Friday, January 19, 2007

Off label use of Atypicals

This article about off label uses of atypicals does not mention the wide use in prison populations.

Some newer antipsychotic medications approved to treat schizophrenia and bipolar disorder are being prescribed to millions of Americans for depression, dementia, and other psychiatric disorders without strong evidence that such off-label uses are effective, according to a new analysis by HHS’ Agency for Healthcare Research and Quality.

The federally funded comparative effectiveness review of these drugs – called atypical antipsychotics – identified the medications’ potential for serious side effects while pointing to an “urgent need” for more research into new treatments for the growing population of dementia patients who display severe agitation.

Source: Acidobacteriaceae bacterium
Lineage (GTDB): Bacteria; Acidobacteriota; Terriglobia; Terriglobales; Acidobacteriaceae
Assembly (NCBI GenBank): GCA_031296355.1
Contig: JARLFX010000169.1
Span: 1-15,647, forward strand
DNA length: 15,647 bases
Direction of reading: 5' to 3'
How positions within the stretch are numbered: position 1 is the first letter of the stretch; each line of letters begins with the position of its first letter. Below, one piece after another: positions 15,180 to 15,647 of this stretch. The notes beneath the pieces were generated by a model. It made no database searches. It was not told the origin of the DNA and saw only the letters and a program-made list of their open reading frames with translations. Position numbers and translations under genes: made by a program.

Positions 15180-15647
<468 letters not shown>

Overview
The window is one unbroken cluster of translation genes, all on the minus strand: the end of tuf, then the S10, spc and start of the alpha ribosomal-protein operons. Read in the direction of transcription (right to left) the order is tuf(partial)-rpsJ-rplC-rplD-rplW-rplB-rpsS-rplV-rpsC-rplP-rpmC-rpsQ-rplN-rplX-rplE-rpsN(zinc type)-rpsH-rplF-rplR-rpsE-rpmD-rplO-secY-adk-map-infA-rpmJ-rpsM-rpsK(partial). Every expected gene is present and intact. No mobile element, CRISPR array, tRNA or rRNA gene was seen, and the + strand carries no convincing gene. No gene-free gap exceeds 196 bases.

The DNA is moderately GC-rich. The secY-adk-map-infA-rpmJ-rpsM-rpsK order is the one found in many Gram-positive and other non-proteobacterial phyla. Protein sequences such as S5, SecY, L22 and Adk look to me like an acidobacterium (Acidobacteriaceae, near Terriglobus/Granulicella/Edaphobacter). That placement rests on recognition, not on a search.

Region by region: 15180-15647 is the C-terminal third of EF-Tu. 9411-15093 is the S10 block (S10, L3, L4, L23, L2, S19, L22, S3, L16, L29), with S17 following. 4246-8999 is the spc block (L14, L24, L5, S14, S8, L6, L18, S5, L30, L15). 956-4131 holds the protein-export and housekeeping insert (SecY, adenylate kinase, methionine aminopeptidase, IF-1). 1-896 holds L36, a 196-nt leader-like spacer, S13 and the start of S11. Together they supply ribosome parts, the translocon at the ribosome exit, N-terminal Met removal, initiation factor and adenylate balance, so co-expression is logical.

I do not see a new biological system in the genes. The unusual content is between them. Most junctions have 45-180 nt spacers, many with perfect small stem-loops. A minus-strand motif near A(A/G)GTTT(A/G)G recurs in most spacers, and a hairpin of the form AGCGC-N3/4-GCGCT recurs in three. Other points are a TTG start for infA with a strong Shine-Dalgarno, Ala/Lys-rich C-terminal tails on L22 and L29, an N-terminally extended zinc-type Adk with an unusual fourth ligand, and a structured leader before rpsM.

Overall, however, researchers found that much of the scientific evidence for off-label use of antipsychotics was of insufficient quality because studies were too small or lacked scientific rigor.

Review authors evaluating the potential benefits and risks of the medications also found strong evidence that atypical antipsychotics can increase chances of adverse events. Some of the drugs increase risks of stroke, tremors, significant weight gain, sedation, and gastrointestinal problems.

The new review was produced by AHRQ’s Effective Health Care program. It was authored by AHRQ’s Southern California/RAND Evidence-based Practice Center. The center examined 84 published studies on atypical antipsychotics and summarized evidence about several conditions:

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